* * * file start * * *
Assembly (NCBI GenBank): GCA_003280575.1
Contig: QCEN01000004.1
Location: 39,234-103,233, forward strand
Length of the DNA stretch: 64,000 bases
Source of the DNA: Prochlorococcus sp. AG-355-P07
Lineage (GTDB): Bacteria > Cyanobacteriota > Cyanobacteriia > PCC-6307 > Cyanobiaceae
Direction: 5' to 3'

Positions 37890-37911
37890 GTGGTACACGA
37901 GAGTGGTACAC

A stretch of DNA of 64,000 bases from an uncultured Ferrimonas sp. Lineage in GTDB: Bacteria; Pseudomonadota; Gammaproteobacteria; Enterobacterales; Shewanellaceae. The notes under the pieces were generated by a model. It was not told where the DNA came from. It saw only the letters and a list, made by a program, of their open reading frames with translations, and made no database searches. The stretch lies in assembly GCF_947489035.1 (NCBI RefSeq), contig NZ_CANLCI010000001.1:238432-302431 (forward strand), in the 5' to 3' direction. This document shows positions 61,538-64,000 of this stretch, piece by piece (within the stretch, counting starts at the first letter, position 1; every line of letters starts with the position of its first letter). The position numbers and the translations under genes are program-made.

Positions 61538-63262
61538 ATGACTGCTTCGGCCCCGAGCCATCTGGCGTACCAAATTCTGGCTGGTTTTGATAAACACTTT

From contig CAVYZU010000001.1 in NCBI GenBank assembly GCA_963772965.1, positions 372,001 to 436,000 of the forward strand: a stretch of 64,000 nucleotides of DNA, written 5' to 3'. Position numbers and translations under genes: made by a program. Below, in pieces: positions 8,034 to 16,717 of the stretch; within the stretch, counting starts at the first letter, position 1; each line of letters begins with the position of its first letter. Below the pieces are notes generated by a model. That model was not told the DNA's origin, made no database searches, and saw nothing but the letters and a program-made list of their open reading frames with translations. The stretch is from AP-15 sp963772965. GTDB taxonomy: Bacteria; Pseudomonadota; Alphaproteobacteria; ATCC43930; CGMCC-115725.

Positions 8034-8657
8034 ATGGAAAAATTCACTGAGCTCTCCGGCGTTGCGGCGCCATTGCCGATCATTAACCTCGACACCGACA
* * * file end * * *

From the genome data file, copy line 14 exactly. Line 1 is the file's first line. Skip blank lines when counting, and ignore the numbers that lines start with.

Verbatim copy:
From contig CAVYZU010000001.1 in NCBI GenBank assembly GCA_963772965.1, positions 372,001 to 436,000 of the forward strand: a stretch of 64,000 nucleotides of DNA, written 5' to 3'. Position numbers and translations under genes: made by a program. Below, in pieces: positions 8,034 to 16,717 of the stretch; within the stretch, counting starts at the first letter, position 1; each line of letters begins with the position of its first letter. Below the pieces are notes generated by a model. That model was not told the DNA's origin, made no database searches, and saw nothing but the letters and a program-made list of their open reading frames with translations. The stretch is from AP-15 sp963772965. GTDB taxonomy: Bacteria; Pseudomonadota; Alphaproteobacteria; ATCC43930; CGMCC-115725.